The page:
Dinner: options: The traditional Pizzeria Mozza. If you are in the mood for steak, drive on Melrose to the Argentinean restaurant Lala’s. I am from Argentina. I can guarantee it’s authentic Argentinean style steak and food. Try the Chimichurri and bread as you get seated at the table! Papas Fritas a la Provenzal (French fries with garlic and parsley, another staple), are a delicious side for a steak. Dessert: panqueques con dulce de leche (dulce de leche crepes). Republique restaurant, if modern French plates are preferred.
DAY 3 SANTA MONICA:
Breakfast: Tartine is a new spot for breakfast, lunch, coffee, pastries, etc. Head to Main Street with small boutiques, cafes and restaurants. Library Alehouse has a dining area in the back and very good food. Mohawk, on Main Street, clothes boutique. Best selection of local, European and Asian designers. Drive down Pacific Avenue and see the Ocean.
Lunch: If you actually want to eat on the beach, then, join the locals and head to Back on the Beach Cafe at the Annenberg Community Beach House. If you are looking for a local, inexpensive, family owned restaurant, then, drive to Tacos por Favor, Mexican restaurant, on Olympic Blvd. Blueys Kitchen and Market is a great option if you are looking for a cool surfer outdoor atmosphere. If you want a “New England” vibe, then go to Coast, on Shutters on the Beach Hotel and have lunch overlooking the Santa Monica Beach and the pier. Visit Bergamot Station, a creative arts complex with more than 30 galleries. Building Bridges Art Exchange is the best one there. It offers exhibitions from around the world, artist residencies, educational workshops and lectures. Next, go to 18 th Street Arts Center, where my studio is located! It has two campuses with a strong exhibitions program showing work by international and local artists. More than 60 artists have their studios within its two campuses. Its main mission is to provoke public dialogue through contemporary art making. Coffee Break: 18th Street Coffee House, relaxed coffee house with a charming patio. Still trying to find out if Bob Dylan owns it! Dinner: Proper Hotel Santa Monica, sophisticated, artfully designed hotel. Unique experience.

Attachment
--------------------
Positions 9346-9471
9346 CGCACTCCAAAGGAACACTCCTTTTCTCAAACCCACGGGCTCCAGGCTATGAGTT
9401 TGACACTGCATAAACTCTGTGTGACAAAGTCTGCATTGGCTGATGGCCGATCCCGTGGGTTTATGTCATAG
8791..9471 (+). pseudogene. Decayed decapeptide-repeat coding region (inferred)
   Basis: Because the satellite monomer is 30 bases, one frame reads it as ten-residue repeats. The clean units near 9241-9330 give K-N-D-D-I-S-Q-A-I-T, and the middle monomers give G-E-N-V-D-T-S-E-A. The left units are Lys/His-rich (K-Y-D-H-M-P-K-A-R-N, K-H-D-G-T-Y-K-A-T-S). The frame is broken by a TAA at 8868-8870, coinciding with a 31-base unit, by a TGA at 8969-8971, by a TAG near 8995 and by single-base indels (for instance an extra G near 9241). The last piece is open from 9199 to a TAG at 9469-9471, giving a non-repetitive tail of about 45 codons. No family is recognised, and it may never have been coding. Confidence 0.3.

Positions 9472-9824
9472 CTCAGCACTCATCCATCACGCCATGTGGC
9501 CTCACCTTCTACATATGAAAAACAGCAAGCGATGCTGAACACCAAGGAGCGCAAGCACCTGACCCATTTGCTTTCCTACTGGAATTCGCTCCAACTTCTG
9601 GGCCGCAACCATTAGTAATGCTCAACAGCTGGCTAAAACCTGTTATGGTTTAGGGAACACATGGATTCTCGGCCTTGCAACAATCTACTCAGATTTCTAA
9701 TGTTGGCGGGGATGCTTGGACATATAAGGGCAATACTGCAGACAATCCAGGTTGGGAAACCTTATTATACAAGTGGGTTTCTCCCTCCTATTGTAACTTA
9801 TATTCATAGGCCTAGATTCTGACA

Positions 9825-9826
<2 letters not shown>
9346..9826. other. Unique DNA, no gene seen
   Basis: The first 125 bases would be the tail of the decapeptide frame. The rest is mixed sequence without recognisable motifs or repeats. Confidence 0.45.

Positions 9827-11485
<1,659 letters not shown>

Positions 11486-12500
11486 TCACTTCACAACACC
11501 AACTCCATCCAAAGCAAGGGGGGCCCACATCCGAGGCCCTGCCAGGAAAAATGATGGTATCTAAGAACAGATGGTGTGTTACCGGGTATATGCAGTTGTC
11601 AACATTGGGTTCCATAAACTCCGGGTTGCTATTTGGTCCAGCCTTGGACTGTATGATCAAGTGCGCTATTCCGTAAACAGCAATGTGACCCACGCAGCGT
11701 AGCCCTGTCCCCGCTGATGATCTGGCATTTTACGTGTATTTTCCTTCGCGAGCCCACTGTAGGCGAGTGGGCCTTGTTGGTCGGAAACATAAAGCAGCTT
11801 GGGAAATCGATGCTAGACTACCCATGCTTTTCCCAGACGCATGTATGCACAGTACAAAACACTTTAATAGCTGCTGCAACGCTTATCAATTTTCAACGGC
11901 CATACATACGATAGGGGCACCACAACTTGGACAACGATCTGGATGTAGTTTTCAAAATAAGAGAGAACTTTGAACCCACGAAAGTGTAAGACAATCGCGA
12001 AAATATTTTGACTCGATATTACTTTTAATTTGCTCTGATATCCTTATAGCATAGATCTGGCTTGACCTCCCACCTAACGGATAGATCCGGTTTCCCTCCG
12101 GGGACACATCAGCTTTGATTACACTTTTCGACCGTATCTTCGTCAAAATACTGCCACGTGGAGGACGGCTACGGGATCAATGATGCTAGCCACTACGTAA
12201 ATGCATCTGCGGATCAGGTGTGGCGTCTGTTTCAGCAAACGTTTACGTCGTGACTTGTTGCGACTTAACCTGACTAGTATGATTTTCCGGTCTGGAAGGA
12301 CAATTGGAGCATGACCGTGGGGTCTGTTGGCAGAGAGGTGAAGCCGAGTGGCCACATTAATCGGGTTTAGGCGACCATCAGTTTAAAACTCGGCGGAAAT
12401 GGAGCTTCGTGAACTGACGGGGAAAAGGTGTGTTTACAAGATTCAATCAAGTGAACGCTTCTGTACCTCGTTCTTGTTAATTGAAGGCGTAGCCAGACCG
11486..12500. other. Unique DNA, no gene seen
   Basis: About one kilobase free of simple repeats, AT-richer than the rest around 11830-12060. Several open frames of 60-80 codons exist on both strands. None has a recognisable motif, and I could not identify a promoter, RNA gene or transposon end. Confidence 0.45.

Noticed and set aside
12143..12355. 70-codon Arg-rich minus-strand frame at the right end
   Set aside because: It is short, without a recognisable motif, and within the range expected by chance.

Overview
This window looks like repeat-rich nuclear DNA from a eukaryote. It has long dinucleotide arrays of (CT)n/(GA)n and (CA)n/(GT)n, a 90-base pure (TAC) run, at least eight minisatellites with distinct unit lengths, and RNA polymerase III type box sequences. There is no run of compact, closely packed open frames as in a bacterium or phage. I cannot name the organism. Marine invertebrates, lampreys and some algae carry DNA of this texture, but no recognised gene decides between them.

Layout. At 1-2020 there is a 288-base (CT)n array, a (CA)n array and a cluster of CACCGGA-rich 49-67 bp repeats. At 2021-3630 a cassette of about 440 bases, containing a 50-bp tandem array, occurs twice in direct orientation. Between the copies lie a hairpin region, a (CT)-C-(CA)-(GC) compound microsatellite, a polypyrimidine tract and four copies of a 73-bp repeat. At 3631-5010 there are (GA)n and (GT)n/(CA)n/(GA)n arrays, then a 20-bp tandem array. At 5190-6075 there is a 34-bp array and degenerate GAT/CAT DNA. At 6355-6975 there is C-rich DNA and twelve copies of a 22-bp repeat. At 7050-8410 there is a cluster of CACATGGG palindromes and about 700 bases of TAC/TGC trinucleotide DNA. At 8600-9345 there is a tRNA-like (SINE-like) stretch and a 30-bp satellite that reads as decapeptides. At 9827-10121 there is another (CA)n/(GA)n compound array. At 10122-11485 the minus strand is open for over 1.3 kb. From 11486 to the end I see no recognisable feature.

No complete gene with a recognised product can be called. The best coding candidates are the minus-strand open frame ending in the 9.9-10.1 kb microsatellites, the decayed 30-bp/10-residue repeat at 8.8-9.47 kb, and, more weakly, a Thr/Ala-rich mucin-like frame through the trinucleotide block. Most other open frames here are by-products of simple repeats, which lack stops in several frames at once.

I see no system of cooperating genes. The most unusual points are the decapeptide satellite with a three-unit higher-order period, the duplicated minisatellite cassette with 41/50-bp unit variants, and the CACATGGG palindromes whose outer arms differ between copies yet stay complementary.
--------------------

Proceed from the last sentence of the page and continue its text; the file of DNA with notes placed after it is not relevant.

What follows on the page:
DAY 4 VENICE
Breakfast: Gjusta: coffee, pastries, smoked salmon, delicious sandwiches. I take most of my out of town guests there. They have all fallen in love with it! The gift shop one door down offers one of a kind pieces and great ceramics. Abbot Kinney: stroll through blocks of hip and trendy boutiques. My favorites: Heist, best selection of clothes and accessories. Burro: gifts and accessories. Coffee Breaks on Abbot Kinney: Intelliigentsia Coffee/ Blue Bottle Coffee Just around the corner, on Venice Blvd, you will find Erewhon – a quintessential California market experience. Lunch: Superba Restaurant, on Lincoln Boulevard. Check out some cool boutiques around that area on Lincoln Blvd (The Linc) such as Bassike, CP Shades, Apiece Apart, General Store, etc. Stroll through the Venice Canals: Idyllic and charming houses, ducklings and arching pedestrian bridges. Lots of photo and selfie opportunities. Then, head to L.A. Louver art gallery, just one block from the beach. Its exhibitions are formidable. After that, just enjoy the beach! Dinner: Salt Restaurant in Marina del Rey. Dine with marina views watching the sunset.
DAY 5 MALIBU Drive South on the PCH. Enjoy the views. Breakfast: Malibu Country Mart: boutiques, designer stores, home décor, cafes, restaurants. Lunch: Malibu Farm Restaurant (on the Malibu Pier). Have a delicious farm-to-table lunch, great ambiance with an ocean view. Drive up to Zuma Beach. See the sunset or Dinner: If there’s still time, you can drive to Agoura Hills, there’s a restaurant “The Old Place” that takes you back in time to the Gold Rush era. Cornell Winery and Tasting Room is right next door. A unique experience.